2. Liabilities: Liabilities are what a company owes to others, such as loans, accounts payable, and deferred revenue. A strong balance sheet typically has a manageable level of liabilities relative to its assets, indicating that the company is able to meet its financial obligations.
  3. Equity: Equity represents the residual value of a company’s assets after its liabilities are subtracted. It includes items such as common stock, retained earnings, and other comprehensive income. A strong balance sheet typically has a healthy level of equity, indicating that the company has a strong financial foundation and is able to withstand economic shocks.

In addition to these essential elements, other factors that can help somebody understand the health of a company include the quality of the assets (such as whether they are depreciating quickly), the maturity and interest rate of the liabilities (such as whether they are due in the near term or the long term), and any off-balance sheet items that could impact the company’s financial health.

how to use a balance sheet

I’m looking at doing business with a new supplier, what specific aspects of their balance sheet should I be looking at?

As experienced accountants, we would recommend that you consider several specific aspects of a potential supplier’s balance sheet when evaluating their financial health. Also, if you can get hold of them, there are a few other factors you out to consider, we’ve included these too. Together these factors can provide valuable insights into the supplier’s liquidity, debt levels, inventory management, profitability, and ability to meet their financial obligations.

When evaluating a supplier’s balance sheet, it is essential to consider their liquidity. This can be assessed by reviewing their current assets and liabilities. Current assets include cash, accounts receivable, and inventory, while current liabilities include accounts payable, short-term loans, and other short-term obligations. A supplier’s liquidity is crucial because it indicates their ability to pay their bills on time and keep their business running. If a supplier has a low current ratio, it could indicate that they may struggle to pay their bills on time or may be at risk of insolvency.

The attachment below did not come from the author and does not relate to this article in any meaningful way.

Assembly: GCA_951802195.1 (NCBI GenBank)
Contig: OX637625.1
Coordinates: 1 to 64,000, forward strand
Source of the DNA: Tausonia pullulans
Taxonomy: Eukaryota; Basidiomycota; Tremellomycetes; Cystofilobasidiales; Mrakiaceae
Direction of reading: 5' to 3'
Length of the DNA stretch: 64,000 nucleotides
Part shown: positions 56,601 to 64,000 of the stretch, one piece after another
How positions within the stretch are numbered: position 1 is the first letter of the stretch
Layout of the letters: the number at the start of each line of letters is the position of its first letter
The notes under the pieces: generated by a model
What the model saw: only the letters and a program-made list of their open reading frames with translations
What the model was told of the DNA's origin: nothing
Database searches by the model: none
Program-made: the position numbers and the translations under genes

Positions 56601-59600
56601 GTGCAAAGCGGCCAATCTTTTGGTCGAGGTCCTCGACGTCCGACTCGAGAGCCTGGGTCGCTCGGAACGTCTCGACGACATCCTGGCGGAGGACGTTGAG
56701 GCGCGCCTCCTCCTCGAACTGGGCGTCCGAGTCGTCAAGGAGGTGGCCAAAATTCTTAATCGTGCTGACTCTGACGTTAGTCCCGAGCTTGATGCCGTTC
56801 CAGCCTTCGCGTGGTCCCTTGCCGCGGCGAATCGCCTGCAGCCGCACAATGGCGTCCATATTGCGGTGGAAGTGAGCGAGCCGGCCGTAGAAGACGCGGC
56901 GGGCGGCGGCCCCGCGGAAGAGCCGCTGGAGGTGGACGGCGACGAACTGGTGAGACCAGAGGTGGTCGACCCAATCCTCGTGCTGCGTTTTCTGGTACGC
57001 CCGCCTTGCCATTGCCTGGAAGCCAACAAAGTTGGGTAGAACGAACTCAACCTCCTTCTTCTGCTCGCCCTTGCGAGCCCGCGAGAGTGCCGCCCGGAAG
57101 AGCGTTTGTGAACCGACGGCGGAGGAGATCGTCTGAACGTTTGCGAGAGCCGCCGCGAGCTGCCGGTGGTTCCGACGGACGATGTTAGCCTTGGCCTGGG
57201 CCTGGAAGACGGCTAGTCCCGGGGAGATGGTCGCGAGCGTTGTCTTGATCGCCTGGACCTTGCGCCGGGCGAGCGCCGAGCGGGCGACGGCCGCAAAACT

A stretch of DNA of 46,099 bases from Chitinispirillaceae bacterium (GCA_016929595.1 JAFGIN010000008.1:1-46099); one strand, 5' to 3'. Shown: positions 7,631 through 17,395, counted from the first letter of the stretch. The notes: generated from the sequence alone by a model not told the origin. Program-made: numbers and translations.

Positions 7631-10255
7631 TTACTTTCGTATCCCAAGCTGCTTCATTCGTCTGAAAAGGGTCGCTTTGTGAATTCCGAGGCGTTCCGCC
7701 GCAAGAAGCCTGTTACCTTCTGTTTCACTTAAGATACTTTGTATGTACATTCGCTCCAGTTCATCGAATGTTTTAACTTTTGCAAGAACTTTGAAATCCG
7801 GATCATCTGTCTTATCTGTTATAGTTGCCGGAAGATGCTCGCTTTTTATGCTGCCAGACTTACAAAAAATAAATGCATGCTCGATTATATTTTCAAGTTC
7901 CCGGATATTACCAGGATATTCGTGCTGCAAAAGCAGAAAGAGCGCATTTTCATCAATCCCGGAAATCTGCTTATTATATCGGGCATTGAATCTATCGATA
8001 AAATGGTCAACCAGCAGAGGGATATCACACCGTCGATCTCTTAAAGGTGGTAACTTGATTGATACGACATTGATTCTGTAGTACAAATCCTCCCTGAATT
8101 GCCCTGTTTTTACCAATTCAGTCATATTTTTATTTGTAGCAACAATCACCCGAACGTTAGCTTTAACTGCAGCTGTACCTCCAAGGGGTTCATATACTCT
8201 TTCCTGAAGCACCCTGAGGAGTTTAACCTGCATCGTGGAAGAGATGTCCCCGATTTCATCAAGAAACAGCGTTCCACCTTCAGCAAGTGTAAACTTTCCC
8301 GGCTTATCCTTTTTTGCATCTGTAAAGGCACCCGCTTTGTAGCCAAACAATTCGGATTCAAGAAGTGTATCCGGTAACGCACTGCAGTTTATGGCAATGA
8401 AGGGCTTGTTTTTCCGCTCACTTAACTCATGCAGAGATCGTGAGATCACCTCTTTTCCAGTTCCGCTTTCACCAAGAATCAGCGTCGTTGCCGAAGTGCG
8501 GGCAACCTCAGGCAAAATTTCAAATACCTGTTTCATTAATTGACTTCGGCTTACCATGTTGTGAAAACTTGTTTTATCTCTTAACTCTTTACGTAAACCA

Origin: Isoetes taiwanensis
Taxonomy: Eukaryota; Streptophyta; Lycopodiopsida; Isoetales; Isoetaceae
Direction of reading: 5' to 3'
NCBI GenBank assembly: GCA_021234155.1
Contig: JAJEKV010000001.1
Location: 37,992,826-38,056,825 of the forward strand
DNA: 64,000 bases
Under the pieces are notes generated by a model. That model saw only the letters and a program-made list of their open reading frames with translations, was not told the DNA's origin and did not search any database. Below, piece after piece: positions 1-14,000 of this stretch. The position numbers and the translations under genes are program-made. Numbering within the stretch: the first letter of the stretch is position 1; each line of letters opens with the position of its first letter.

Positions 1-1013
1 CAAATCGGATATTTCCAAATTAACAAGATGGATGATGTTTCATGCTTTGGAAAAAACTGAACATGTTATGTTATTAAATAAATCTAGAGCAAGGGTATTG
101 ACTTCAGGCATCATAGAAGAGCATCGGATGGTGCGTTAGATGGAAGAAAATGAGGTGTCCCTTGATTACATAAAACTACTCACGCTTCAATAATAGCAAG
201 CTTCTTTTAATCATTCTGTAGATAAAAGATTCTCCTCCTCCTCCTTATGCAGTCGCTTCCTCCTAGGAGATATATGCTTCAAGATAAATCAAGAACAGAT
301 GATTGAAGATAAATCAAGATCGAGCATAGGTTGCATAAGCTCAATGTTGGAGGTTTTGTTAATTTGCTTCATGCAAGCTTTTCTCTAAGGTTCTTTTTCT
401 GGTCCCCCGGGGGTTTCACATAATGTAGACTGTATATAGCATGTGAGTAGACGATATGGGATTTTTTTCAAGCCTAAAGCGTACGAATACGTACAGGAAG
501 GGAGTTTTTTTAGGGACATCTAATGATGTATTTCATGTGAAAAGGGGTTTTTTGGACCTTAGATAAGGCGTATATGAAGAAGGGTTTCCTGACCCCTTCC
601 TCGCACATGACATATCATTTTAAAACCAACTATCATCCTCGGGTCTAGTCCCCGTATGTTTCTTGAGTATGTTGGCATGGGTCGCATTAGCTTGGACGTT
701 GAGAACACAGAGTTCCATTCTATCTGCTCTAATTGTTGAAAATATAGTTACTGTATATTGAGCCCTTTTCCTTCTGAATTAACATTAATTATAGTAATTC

Debt levels:
The supplier’s debt levels are also an essential aspect to consider. Total debt includes short-term and long-term debt, such as bank loans, bonds, or other financing agreements. The debt-to-equity ratio is a crucial indicator that measures the amount of debt a company has compared to its equity. A high level of debt can be a warning sign of financial risk or potential difficulties in meeting their financial obligations. It is also essential to review their interest expense and maturity schedule of their debt to gain a better understanding of their ability to service their debt.

Accounts receivable:
The supplier’s accounts receivable balance and aging schedule are important to assess their ability to collect payments from customers. A high level of overdue accounts receivable may indicate potential cash flow problems or issues with their customer base. You want to ensure that the supplier has a low level of overdue accounts receivable and that they have efficient processes for collecting payments from their customers. Additionally, reviewing their credit policy and customer concentration can provide insights into potential risks in their accounts receivable.

Inventory turnover:
Assessing the supplier’s inventory turnover ratio is also important for understanding their inventory management practices. A low inventory turnover ratio may indicate potential obsolescence or inefficiencies in their operations, while a high inventory turnover ratio may indicate strong sales or efficient inventory management.

Gross margin:
The supplier’s gross margin can provide valuable insights into their pricing strategy and cost structure. A low gross margin may indicate pricing pressures or high costs that could impact their profitability, while a high gross margin may indicate strong pricing power or efficient cost management.

Working capital:
Reviewing the supplier’s working capital is important for assessing their ability to meet their short-term obligations. You should ensure that the supplier has sufficient working capital to cover their current liabilities, such as paying suppliers or employees. Additionally, reviewing their trade payable and receivable terms can provide insights into their cash conversion cycle and working capital management practices.

Capital expenditures:
Finally, reviewing the supplier’s capital expenditures is important for assessing their investments in property, plant, and equipment. You want to ensure that the supplier is investing in their operations and has the capacity to fulfill your business needs. Additionally, reviewing their depreciation schedule and asset quality can provide insights into their long-term capital investment strategy.